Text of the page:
- Some policies will not cover you if you have ever had a bone marrow transplant.
- Some travel medical insurance policies will not cover you if you have ever been diagnosed with lung cancer or metastatic cancer.
- Some travel medical insurance policies will not cover you if you wind up having to have chemo between the date you purchased the policy and your date of departure.
- I came across one plan that requires you to inform the company if there is a change in a previously stable pre-existing condition before your date of departure. The company will then decide if they wish to continue to honour your insurance policy, whether that be for the travel medical portion of your policy (which makes some sense) or for the trip cancellation portion of your policy (seriously not cool).
I will be writing a few reviews of policies in both Canada and the US, in order to give you all a feel for what is out there.
For me, travel is an artform. It is my favourite past-time. It's relaxing. It's exciting. It's educational and emotional. Travelling and planning to travel are some of my favourite ways to escape my every day stresses. So imagine the suckage when I realized that having had cancer could interfere with travel insurance coverage.
I have only really needed travel insurance twice: first when a minor diving accident resulted in over $20,000 in medical bills and then again a few years ago when I fell down a few steps doing a face plant into cement a few days before I was scheduled to fly to Hawaii. If I had not had travel medical insurance the first time and trip cancellation insurance the second time then I would be a little poorer today. But speaking of today - I now have a few pre-existing conditions which make insurance coverage more complicated.
When purchasing trip insurance, always read the full policy before handing over your credit card. In the policy you will be looking for details to confirm that you are eligible for coverage and that any pre-existing conditions will be covered.
Pre-existing Condition Exclusions
Most travel insurance will cover pre-existing conditions that have been stable for a minimum number of days. If you have had a serious illness, the first thing you will want to look up in a policy is the definition for a "Stable Condition" in order to determine how long your condition has been stable. Here is one example definition:
Stable and Controlled means a medical condition for which:
- There have been no new symptoms, and existing symptoms have not become more frequent or more severe or there have been no test results showing deterioration; and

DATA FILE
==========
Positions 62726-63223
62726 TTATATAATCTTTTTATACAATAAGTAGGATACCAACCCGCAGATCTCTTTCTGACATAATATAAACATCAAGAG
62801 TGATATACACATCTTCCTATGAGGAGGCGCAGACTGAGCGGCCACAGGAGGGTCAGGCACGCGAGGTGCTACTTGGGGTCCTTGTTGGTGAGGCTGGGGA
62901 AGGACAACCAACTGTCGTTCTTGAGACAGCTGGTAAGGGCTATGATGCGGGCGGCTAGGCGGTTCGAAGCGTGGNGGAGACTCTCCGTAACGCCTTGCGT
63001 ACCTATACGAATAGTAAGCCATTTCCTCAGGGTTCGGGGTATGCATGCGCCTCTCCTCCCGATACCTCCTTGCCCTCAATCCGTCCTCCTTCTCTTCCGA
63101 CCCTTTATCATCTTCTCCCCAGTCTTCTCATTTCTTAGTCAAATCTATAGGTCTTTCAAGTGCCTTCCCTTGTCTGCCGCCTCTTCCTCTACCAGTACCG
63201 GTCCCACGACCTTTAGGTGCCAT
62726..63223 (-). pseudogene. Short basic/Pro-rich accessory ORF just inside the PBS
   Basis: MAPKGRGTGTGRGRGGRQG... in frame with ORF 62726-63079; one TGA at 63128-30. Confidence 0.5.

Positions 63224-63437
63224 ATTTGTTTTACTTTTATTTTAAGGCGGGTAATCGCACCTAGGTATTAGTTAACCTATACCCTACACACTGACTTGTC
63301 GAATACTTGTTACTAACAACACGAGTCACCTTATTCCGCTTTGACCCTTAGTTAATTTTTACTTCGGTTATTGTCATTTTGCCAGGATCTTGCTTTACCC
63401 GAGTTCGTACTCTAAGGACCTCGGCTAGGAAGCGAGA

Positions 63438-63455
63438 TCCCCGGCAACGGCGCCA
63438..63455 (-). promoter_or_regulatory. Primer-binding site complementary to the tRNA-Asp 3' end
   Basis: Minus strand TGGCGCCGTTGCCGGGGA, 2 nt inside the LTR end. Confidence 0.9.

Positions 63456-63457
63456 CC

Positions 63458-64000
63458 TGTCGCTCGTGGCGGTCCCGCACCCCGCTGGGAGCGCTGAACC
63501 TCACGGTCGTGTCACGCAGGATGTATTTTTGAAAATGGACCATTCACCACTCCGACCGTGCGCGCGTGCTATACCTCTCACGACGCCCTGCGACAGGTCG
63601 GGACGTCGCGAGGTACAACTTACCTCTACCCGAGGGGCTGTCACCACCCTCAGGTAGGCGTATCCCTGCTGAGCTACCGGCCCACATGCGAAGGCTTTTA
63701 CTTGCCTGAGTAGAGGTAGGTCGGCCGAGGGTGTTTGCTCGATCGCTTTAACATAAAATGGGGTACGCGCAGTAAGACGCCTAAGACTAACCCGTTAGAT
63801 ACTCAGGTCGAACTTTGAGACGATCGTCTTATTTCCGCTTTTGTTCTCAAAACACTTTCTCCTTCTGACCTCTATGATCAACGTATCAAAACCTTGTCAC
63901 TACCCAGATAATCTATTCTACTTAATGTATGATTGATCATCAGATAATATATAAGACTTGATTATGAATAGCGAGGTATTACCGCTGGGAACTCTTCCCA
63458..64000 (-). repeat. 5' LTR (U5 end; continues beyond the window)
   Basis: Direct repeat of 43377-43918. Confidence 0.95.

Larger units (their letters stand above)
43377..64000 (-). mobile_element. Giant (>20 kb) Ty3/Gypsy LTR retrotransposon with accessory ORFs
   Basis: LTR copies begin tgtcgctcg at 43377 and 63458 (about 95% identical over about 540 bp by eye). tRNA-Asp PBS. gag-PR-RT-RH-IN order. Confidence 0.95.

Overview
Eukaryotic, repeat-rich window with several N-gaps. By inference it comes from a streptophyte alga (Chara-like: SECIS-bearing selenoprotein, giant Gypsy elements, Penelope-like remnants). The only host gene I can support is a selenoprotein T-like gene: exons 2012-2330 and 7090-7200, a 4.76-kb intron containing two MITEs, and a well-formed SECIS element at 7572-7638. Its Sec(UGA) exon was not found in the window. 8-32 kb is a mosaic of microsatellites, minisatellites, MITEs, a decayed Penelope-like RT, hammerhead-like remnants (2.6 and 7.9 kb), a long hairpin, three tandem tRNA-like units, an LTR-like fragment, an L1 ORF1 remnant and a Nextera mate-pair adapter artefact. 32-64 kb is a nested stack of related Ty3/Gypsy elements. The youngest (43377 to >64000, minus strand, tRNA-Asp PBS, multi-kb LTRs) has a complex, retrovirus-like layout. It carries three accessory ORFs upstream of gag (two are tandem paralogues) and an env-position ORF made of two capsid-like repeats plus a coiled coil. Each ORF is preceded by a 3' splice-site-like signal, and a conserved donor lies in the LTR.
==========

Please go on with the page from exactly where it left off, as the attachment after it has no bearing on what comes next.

- A physician (or other medical professional) has not determined that the condition has become worse; and
- A physician (or other medical professional) has not prescribed or recommended a change in medication taken for that condition; and
- A physician (or other medical professional) has not prescribed or recommended a change in treatment for that condition; and
- There has been no admission to a hospital or you are not awaiting results of further investigation for that medical condition
The second thing you will want to find in the policy is the number of days for which a condition must be considered stable in order to be covered by the plan. Most of the plans I have reviewed require a condition to be stable for a minimum of either 90 or 180 days before the effective date in order to be covered.
So in my case, using the example definition of "stable" above, I was declared in remission with no evidence of disease last September (174 days ago). However, I had radiation treatment in October and November, a change in treatment which reset my "stable" date to the last week in November (92 days ago). So if the policy requires my condition to have been stable for 180 days, then any claims related to my cancer will not qualify for coverage since my last change in treatment was 92 days ago. If the policy requires my condition to have been stable for 90 days, then I'm in luck. However, my case has one more complicating factor. I am still receiving Herceptin as a preventative measure, and will continue to receive it until June of this year. Will the end of my Herceptin infusions be considered a change in treatment? Will it be considered a change in medication? Does it matter since my course of treatment was decided almost a year ago? To learn the answers to these questions I will need to call the insurance company.
When reading the definition of "stable" look for phrases like:
- "no new tests results" (regardless of whether the test results are positive?)
- "a condition for which you have consulted a physician" (even if the consultation was inconsequential or a follow up?)
- "change in dosage or treatment" (even if that change was a decrease in dosage or cessation of treatment?)
If you find anything that seems unclear, either call the insurance company to get clarification, or move on to a different insurer.
If you have been diagnosed with an incurable cancer, you should also look up the plan's definition of "terminal" and any coverage eligibility exclusions. Most of the plans I have reviewed have a terminal illness clause that allows the insurance company to opt out of any and all claims, regardless of the reason for the claim, if the insured has been diagnosed with a terminal illness. The definition of terminal illness differs from policy to policy. One policy I came across defined it as an expected survival of 30 days or less whereas another policy defined is as a condition for which a physician has given a prognosis of eventual death. The only exception to this rule seems to be the "Cancel for Any Reason" benefit described in the next section, although even then I would suggest speaking with a representative before committing.